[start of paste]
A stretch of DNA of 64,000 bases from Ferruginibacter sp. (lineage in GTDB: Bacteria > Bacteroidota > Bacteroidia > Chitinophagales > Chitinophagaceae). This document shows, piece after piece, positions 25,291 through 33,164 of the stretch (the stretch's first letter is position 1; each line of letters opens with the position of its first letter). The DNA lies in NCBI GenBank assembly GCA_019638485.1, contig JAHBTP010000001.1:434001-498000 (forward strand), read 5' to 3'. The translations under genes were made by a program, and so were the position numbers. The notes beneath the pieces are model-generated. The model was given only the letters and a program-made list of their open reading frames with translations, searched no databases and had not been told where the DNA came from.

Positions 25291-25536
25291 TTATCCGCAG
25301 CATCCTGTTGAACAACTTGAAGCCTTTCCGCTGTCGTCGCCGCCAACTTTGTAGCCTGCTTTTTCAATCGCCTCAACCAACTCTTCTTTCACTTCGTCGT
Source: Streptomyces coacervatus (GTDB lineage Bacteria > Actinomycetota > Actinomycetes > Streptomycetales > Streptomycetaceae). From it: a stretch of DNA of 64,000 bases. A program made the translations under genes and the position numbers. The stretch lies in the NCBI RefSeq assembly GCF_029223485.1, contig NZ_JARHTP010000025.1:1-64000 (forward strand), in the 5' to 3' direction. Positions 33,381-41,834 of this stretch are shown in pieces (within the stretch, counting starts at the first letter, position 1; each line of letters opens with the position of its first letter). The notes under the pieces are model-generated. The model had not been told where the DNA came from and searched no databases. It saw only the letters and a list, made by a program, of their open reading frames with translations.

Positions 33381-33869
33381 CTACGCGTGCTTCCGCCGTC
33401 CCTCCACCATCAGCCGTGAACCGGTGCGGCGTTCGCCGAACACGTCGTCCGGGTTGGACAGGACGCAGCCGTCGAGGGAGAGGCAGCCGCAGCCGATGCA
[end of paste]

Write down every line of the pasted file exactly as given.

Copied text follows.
A stretch of DNA of 64,000 bases from Ferruginibacter sp. (lineage in GTDB: Bacteria > Bacteroidota > Bacteroidia > Chitinophagales > Chitinophagaceae). This document shows, piece after piece, positions 25,291 through 33,164 of the stretch (the stretch's first letter is position 1; each line of letters opens with the position of its first letter). The DNA lies in NCBI GenBank assembly GCA_019638485.1, contig JAHBTP010000001.1:434001-498000 (forward strand), read 5' to 3'. The translations under genes were made by a program, and so were the position numbers. The notes beneath the pieces are model-generated. The model was given only the letters and a program-made list of their open reading frames with translations, searched no databases and had not been told where the DNA came from.

Positions 25291-25536
25291 TTATCCGCAG
25301 CATCCTGTTGAACAACTTGAAGCCTTTCCGCTGTCGTCGCCGCCAACTTTGTAGCCTGCTTTTTCAATCGCCTCAACCAACTCTTCTTTCACTTCGTCGT
Source: Streptomyces coacervatus (GTDB lineage Bacteria > Actinomycetota > Actinomycetes > Streptomycetales > Streptomycetaceae). From it: a stretch of DNA of 64,000 bases. A program made the translations under genes and the position numbers. The stretch lies in the NCBI RefSeq assembly GCF_029223485.1, contig NZ_JARHTP010000025.1:1-64000 (forward strand), in the 5' to 3' direction. Positions 33,381-41,834 of this stretch are shown in pieces (within the stretch, counting starts at the first letter, position 1; each line of letters opens with the position of its first letter). The notes under the pieces are model-generated. The model had not been told where the DNA came from and searched no databases. It saw only the letters and a list, made by a program, of their open reading frames with translations.

Positions 33381-33869
33381 CTACGCGTGCTTCCGCCGTC
33401 CCTCCACCATCAGCCGTGAACCGGTGCGGCGTTCGCCGAACACGTCGTCCGGGTTGGACAGGACGCAGCCGTCGAGGGAGAGGCAGCCGCAGCCGATGCA